Civil War 2

I went on July 30th, 2007 to the library to find the Civil War Records for Bluford Mason on microfilm.   Here are my findings:

These pages say that Bluford Mason was a Private of Capt. Thomas H. Bomar's Co. (Chestatee Artillery), Georgia Vols.

He enlisted on July 1, 1862, in Dawson County, by Lt. Taylor, for a period of 3 years, in the war.

He appeared on the Company Muster Rolls for July & Aug 1862, Sept & Oct 1862, Nov & Dec 1862, and Jan & Feb 1863 as being Present.




These records show the new Regiment name: (New) Co. N (Chestatee Light Artillery), 38 Reg't Georgia Infantry (Wright Legion).

The first one (on left) has dates written in of Jan 1 to Aug 31, 1864. Right below that it says "Roll is dated Sept. 15 1864 and shows payment from January 1 to April 30, 1864."

Bluford's roll status is that he is Absent sick since May 22, 1864.

The other paper (on right) is dated..."showing payment from April 30 to Aug 31, 1864."

Bluford's roll status shows him Absent with leave on sick furlough since July 7, 1864.




These next papers indicate that Bluford appeared on rolls of deserters from the Rebel Army.

The page on the left seems to be saying that Lt. Comdg. Wm. W. Wright of Military Prison, Chattanooga, Tenn received this roll from Provost Marshal, District of the Etowah, Tenn, on July 30, 1864.

Bluford's report ? was received by Wm. Wright? on July 28, 1864?
They claim that he deserted at Cold Arbor (Harbor), VA on May 6, 1864
Remarks say that he entered US lines at Altoona July 26, 64. Oath admit July 28. 

The page on the right seems to be information from the Lousiville KY prison, which was under Federal/Union command.  I'm not sure what it's saying exactly.



The page to the left here says that Bluford was named on a Register of Prisoners of War received at Military Prison, Louisville, KY, and that he'd been captured at Cherokee Co. GA.
Doesn't say when, but the paper to the right says he signed to an Oath of Allegiance to the United States and sworn to at Louisville, KY, August 3, 1864.

It lists his place of residence as Cherrykee (Cherokee) Co, GA.

He is described as having Light complexion, Light hair, Blue eyes, and 5 feet 8 inches tall.

He was sent from the Dept. of the Cumberland to be released north of the Ohio River.



Although they claim Bluford deserted the rebel army on May 6, 1864, his name appeared on a receipt roll for clothing, on May 14, 1864.


The next couple of papers are Bluford's medical records. I don't know why the card on the left lists him as L. Mason, but it is in with all his other records, and also, if you remember, he was listed in the Company Muster Roll above as having been "Absent sick since May 22, 1864."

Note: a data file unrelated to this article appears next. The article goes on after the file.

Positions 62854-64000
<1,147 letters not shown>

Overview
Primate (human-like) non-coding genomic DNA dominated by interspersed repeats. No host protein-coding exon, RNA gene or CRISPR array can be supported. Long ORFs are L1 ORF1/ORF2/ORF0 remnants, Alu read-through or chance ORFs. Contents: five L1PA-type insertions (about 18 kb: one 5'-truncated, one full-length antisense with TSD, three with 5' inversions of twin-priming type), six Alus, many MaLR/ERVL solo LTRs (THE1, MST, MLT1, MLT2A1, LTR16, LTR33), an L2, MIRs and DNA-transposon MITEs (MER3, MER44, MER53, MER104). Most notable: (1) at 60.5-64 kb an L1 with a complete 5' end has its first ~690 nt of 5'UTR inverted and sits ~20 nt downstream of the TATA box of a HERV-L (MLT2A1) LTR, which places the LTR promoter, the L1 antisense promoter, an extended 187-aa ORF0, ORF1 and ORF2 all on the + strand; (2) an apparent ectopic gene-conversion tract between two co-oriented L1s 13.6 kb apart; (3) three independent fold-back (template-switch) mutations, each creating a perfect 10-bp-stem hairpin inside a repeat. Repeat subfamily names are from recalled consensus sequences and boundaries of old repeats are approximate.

In this record, his name appeared on a morning report of Jackson Hospital, Richmond, VA on May 24, 1864.
His complaint seemed to be Int Febors.....I have no idea what that could have been.

The other record (on right) shows that his name appeared on a morning report of Jackson Hospital, Richmond, Virginia, on June 23, 1864.
His complaint wasn't listed, but he was given 30 days furlough.

Again, going back to his Company Muster Rolls, he was shown as being "Absent with leave on sick furlough since July 7, 1864."



My conclusion from the provided records was that Bluford did not desert the rebel army on May 6, 1864 at Cold Harbor, VA because:
- he was issued clothing on May 14, 1864
- he was in the hospital sick May 24, 1864
- he was in the hospital sick June 23, 1864

He was given 30 days furlough from service either on June 23 or July 7, 1864. We can assume he went home because:
- he listed his place of residence as Cherokee Co, GA
- he was captured at Cherokee Co, GA

Whom was he captured by?

If we say, okay, he took the 30 day furlough, then just didn't go back afterwards, then he was a rebel deserter, and the rebel army came looking for him.

If so, he apparently wasn't hiding, and they found him mighty quickly.  His furlough had only been over on July 23rd - or wasn't even over yet until Aug 7th.

And, if the rebel army was the ones that had captured him for deserting....would they have taken him to the Federal/Union Prison in Louisville KY and had him sign the Oath of Allegience to the US Army and to be required to stay up North for the remained of the war?

It's my completely non-professional opinion that he was captured by Union troops while at home on furlough.